Folks, a doubt about spec: I’m trying to validate inputs and outputs of my functions using
:post conditions, but I’m seeing that there is
spec/fdef. What’s the difference between using one over another?
:post are tied into the assertion machinery of Clojure (and can therefore be turned off globally).
spec/fdef defines specs for arguments, return values, and the relation between -- and the arg checking is turned on/off via
instrument and the return value/relation checking is done via
check (both in
You can use specs in
:post if you want (calling
s/valid? on a spec and a value, for example).
So, to validate these specs in production what would be the recommended way of doing things?
If you want to validate function arguments (in production), write explicit code in the function that calls
The assumption is that you use spec mostly around system boundaries. So you might use spec for validating/conforming incoming API or HTTP parameters, or around data you get from a third party service.
Depends who you talk to. I personally think that if you're going to use assertions at all, you should leave them on in production as well.
Error rather than
Exception which means you need to
catch Throwable if you want to deal with them in your program.
A program can prevent that by catching
Throwable and responding with something more friendly -- but if you're using assertions for "this can never happen" checks, then you probably want the program to crash and burn at that point.
Whereas data coming in from APIs, HTTP parameters, 3rd party services, perhaps even your legacy database... should all be "expected" to be invalid so the check should be part of your normal program execution logic.
Well, this is a new service I’m writing which will talk with an external service provider API. But the discussion was quite enlightening. Thanks! 🙂
While you're developing, it can be very handy to have function specs enabled (via
instrument) and to
check the behavior of key (pure) functions. But instrumentation can be quite a performance overhead so you may well not want it on in production.
Like most things, it's a trade off. For example,
clojure.java.jdbc has specs for nearly all functions but they are optional, and running database access code with all of them instrumented is substantially slower -- but they can be a help during development to make sure your calls into that library are valid.
I need to take the first n elements of a collection where the sum of those elements is no greater than x. Can anybody think of a nice way of doing that? I was looking at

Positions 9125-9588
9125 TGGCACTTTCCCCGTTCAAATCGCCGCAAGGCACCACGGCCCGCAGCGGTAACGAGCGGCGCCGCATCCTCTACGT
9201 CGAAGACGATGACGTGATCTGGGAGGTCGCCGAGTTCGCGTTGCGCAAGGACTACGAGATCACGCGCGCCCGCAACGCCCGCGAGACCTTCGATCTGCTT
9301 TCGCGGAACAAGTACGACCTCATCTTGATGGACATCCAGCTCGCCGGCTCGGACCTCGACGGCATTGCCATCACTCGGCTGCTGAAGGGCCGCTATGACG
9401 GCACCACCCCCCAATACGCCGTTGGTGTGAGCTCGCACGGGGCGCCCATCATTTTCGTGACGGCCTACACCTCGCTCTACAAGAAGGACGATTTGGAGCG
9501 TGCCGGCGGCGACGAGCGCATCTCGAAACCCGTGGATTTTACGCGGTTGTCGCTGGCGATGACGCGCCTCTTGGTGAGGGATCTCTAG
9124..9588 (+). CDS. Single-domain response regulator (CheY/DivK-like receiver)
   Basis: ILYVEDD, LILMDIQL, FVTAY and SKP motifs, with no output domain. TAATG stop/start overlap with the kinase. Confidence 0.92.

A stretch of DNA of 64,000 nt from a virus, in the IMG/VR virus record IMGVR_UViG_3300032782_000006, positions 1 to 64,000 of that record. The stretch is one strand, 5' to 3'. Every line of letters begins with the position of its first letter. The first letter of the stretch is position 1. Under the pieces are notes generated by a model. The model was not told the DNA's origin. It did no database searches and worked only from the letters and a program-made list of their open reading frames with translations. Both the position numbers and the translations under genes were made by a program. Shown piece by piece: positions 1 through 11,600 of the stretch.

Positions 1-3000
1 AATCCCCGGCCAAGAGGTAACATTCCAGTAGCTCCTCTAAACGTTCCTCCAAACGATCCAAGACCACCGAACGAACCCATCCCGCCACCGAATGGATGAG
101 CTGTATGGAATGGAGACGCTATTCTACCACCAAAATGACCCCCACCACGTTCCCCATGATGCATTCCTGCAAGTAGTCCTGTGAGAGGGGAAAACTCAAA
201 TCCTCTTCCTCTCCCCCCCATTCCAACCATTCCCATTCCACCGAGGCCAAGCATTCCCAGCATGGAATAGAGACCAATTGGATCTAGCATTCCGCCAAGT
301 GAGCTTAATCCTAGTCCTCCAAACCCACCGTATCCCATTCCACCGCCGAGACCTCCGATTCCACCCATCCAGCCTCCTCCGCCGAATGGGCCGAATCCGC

take-upto, but that can’t carry state about the prior elements. The predicate needs to have
reduce like flavor. I was thinking about maybe creating a lazy sequence of the sums and feeding that into
take-upto but I couldn’t work out how.
@lee.justin.m You could always use
reduce and stop with a
reduced value when you have the appropriate number of elements.
@seancorfield oh cool i didn’t know about
reduced. i’m not sure how that works but great!
I suspect that when
reduced? were added in Clojure 1.5, no one thought to update the docstring for
reduce (which had been around since 1.0). It took up until Clojure 1.7 for the bugs to be shaken out so that all reducing functions respected
Hello everyone, for those of you who use emacs: How do you automatically format your clojure code?
cider-format-defun seems to not work and
cider-format-buffer changes the cursor position. Ideas?
do people think it is appropriate for the
clojure executable to print "Downloading: ..." messages to stderr? is this by design or a bug?
can we at least count on the status code returned from the executable to be non-zero if an actual error occurred?
[i.e., i had some code that was checking for the combination of an empty stderr and a zero status code to indicate success]
i could relax that check to be just the latter if stderr is used this way intentionally]
[it's a bit of an abuse of stderr but i can understand why it was done this way (since there really isn't any other stream to send it to and we want the actual contents of stdout to be the literal classpath and nothing more)]
hmm, that's not what i'm seeing. 2>/dev/null suppresses the "Downloading ..." messages but the classpath is still printed
thanks for the lead! does that let you define custom coercions like date strings -> moment.js objects?
so i see how you can use this to take a json parsed object and convert it to a joi schema, but i don’t see how you might do the reverse. convert a schema to json
you could probably use shadow-cljs to create a library that uses